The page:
May I introduce myself as a student of yours who stole lessons by watching you work. I am guilty of stealing. Before you get all angry and ask for my (useless) thumb, let me hasten to add something that will make this crime seem petty in comparison. Not only have I stolen lessons from you, but I am daring now to question you about your latest work.

Hold on a sec and consider this before swooping down on me in 3D splendour. This once I did not steal from you. I paid for the ticket to watch your latest work – 'Avatar'. That grants me certain rights. Like the right to have thoughts triggered by your work, and express them. Call it 'Thoughts from the Dumb One'

1) Once again the Truth of cinema was revealed. As was revealed in your brilliant “T2” and “The Abyss” by presence, 'Avatar' proved it by absence. However splendid the form of a movie is, what matters in the end is the screenplay, acting, and direction. If I yawn at places, look around the theatre interiors and predict the lines that are to roll out of my lead actors' lips every so often - I am watching a bad movie. Alright, a splendid looking, jaw-droppingly-luscious 3D bad movie. When a guy invests 1000 crores INR in making a visual spectacle, what prevents him from buying a good script for a teeny weeny fraction of that humongous amount?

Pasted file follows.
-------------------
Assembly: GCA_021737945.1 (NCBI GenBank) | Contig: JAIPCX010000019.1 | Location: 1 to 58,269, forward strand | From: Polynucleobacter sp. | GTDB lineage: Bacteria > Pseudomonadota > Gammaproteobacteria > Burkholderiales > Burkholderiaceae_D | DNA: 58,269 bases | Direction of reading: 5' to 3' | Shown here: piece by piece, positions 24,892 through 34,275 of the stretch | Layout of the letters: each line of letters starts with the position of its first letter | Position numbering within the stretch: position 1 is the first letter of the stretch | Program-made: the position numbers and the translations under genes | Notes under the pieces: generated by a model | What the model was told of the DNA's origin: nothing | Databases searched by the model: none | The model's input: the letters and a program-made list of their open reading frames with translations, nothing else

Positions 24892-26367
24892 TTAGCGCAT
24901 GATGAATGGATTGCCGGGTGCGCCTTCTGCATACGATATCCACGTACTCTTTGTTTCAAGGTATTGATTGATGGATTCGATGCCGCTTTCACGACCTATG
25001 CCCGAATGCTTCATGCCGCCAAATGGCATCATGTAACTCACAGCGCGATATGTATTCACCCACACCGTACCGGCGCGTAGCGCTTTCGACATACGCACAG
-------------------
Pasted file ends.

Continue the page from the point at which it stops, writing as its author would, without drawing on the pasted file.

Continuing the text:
2) Why gripe about a 'bad' movie? Becasue this 'guy' happens to be the one who taught me big-action-spectacle movie writing with his T2 and The Abyss (and yes, even Titanic). He is a master. A master can not be forgiven for his small mistakes. (Now is the time, Drona Sir, you may want to huff puff and blow this conceited piece fo dust off the face of Pandora.)